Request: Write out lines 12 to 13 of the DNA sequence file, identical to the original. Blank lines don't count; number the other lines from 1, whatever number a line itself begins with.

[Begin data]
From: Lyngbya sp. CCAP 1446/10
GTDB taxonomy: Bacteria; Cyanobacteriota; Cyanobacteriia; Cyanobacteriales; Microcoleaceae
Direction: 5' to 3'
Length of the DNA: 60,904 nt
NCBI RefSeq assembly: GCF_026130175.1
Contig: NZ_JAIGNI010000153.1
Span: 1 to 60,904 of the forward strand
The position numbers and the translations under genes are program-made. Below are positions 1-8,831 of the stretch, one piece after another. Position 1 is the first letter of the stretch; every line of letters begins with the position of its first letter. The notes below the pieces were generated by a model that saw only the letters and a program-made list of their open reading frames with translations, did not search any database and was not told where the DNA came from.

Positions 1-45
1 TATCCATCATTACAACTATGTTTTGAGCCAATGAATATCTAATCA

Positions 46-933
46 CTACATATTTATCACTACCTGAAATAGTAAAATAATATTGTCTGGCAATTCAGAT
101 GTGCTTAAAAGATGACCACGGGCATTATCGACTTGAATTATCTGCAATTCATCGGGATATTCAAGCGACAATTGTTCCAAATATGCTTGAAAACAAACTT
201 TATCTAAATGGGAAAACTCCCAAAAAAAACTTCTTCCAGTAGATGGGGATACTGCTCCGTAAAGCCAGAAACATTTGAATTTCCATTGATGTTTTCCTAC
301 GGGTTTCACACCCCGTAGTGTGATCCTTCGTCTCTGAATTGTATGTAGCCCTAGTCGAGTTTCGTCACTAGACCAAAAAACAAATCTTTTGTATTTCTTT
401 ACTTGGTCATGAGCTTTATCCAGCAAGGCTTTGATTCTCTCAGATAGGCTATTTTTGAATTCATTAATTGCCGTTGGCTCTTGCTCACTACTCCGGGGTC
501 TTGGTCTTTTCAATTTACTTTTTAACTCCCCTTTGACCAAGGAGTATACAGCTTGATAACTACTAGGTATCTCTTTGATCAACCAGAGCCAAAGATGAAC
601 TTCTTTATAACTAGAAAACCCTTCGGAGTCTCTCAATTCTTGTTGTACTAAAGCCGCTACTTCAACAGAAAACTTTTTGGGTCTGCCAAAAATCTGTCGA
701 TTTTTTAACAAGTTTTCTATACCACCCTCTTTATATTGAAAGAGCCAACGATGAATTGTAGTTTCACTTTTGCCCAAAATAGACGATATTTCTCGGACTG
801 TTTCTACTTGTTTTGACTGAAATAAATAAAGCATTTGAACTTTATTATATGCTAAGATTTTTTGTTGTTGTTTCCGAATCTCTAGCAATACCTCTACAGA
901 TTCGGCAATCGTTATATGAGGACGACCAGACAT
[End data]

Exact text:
46 CTACATATTTATCACTACCTGAAATAGTAAAATAATATTGTCTGGCAATTCAGAT
101 GTGCTTAAAAGATGACCACGGGCATTATCGACTTGAATTATCTGCAATTCATCGGGATATTCAAGCGACAATTGTTCCAAATATGCTTGAAAACAAACTT